Food For London Now appeal wins campaign of the year award

·4-min read
Footballer Reece James joined Evgeny Lebedev to volunteer for the Independent and Evening Standard Food for London Now campaign (Lucy Young)
Footballer Reece James joined Evgeny Lebedev to volunteer for the Independent and Evening Standard Food for London Now campaign (Lucy Young)

The Evening Standard in partnership with the Independent has won the campaign of the year at the prestigious Society of Editor awards for its joint appeal to help feed Britons struggling to access food during the Covid crisis.

The award was given to the Food For London Now appeal – which raised over £10m to feed the nation’s poorest and most vulnerable people, supplying more than 20 million meals during the pandemic.

It beat the Daily Mail’s Mailforce campaign to provide PPE for frontline Covid workers, which was named as runner up.

Celebrating the success, Evening Standard and Independent proprietor Evgeny Lebedev said: “When Covid struck, the Evening Standard and the Independent didn’t hesitate for a moment. We raised over £10m to feed millions of people in need. The highest praise should go to the journalists and Felix Project volunteers who worked tirelessly on this campaign.”

Hailing our rapid response to the food poverty crisis, the judges made up of editors from throughout the media, said: “Thanks to this campaign, thousands of struggling families have received the help they need. To have smashed a goal of £10m is truly amazing.”

They added: “Both titles came up with an effective project to address a shocking problem at a local and national scale.”

The Standard’s Excluded campaign was also runners up in the ceremony’s Cudlipp Award, one of the most esteemed awards in British journalism. Campaigns Editor David Cohen’s investigation was into the permanent exclusion of disruptive pupils from schools and revealed that the true rate was double what the government announced.

This sparked a vigorous Standard campaign challenging the Department for Education’s methods of dealing with persistently disruptive young people.

The judges said: “While reporting how pupil referral units are poor value for money and have become recruiting centres for gangs, the campaign secured £1.2 million funding for a unique pilot programme in London and offered eight secondary schools grants of £150,000 over three years – a great step forward for society.”

The Food For London Now appeal saw the Evening Standard and the Independent partner with The Felix Project, a charity redistributing surplus food collected from supermarkets and restaurants to those in dire need of help.

Olivia Colman (Lucy Young)
Olivia Colman (Lucy Young)

The Felix Project was able to quadruple its food deliveries – ensuring thousands of low-income families, the elderly and shielding, as well as homeless people, refugee and women in domestic abuse shelters didn’t have to worry where their next meal was coming from during the pandemic.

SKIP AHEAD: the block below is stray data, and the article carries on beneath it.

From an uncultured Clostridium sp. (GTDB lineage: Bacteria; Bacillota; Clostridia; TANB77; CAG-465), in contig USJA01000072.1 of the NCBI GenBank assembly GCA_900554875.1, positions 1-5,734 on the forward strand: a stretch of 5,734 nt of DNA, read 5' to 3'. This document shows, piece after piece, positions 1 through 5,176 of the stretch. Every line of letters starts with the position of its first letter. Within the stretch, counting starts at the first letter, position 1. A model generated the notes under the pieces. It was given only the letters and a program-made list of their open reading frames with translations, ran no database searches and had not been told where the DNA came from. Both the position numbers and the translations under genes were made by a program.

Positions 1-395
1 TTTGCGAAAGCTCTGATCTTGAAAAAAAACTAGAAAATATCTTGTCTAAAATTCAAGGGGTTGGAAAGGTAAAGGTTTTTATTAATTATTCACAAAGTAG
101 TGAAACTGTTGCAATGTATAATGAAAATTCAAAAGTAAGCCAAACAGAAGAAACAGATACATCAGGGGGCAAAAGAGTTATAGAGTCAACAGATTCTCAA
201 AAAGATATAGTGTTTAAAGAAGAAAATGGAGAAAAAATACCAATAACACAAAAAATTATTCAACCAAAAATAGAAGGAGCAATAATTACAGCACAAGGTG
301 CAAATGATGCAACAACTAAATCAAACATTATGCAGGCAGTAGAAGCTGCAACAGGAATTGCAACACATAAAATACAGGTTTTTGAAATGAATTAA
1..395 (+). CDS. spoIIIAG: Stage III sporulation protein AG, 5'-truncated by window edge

Felix Project founder Justin Byam-Shaw hailed the campaign’s recognition. “This was the most sensationally effective media campaign and a brilliant example of how a newspaper can quickly make a material difference to its community,” he said.

“From its start in March, it enabled the Felix Project to quintuple the amount of food we were rescuing and redistributing. By the autumn we were redistributing enough food every day to provide fresh meals for 125k Londoners, whose lives had been upended by the pandemic and its aftermath.”

This was made possible by flood of new volunteer drivers and depot workers, who read about the appeal in the Evening Standard and the Independent and the support of donors including Morgan Stanley, Barclays and Ocado, among many others, who responded to the appeal’s call for surplus food and financial support.

Donations poured in from readers, businesses and philanthropists, and celebrities such as Olivia Colman, Phoebe Waller-Bridge, Jack Whitehall, Spurs footballer Moussa Sissoko and rapper KSI backed the campaign by volunteering with our food deliver teams.

Damien Hirst and Sir Peter Blake made new art works that were sold on behalf of the campaign, while Sir Antony Gormley, Ai Weiwei, Tracey Emin, Anish Kapoor and Yinka Shonibare donated or auctioned pieces.

The campaign was led by the media group’s Executive Editor Oliver Poole and Campaigns Editor Cohen and involved a team of reporters, photographers, videographers and designers from across both titles. Reporters involved included Adam Forrest and Vincent Wood from the Independent and Lizzie Edmounds and Abbianca Makoni from the Evening Standard as well as Arjun Neil Alim and Francesco Loy Bell.

“It is wonderful all the hard work has been recognised,” Poole said. “Food For London Now was a campaign on a scale beyond anything we have done before and saw the two titles unite to do what they could to help people at one of the toughest times in our country’s recent history. Everyone is so proud of what we achieved and it is lovely to have that recognised today.”

The campaign has enabled as its lasting legacy the creation of a new social kitchen in London that will cook and distribute 1.5 million meals a year to thousands of hungry schoolchildren and vulnerable families. It is scheduled to open at the end of this month.

Read More

Food For London Now: From bare bones to £1m-a-year hub to help end food poverty

Food For London Now: Let’s end the capital’s hunger crisis

Food For London Now: Our ambitious new kitchen will cook 1.5m meals a year for those in need

Our goal is to create a safe and engaging place for users to connect over interests and passions. In order to improve our community experience, we are temporarily suspending article commenting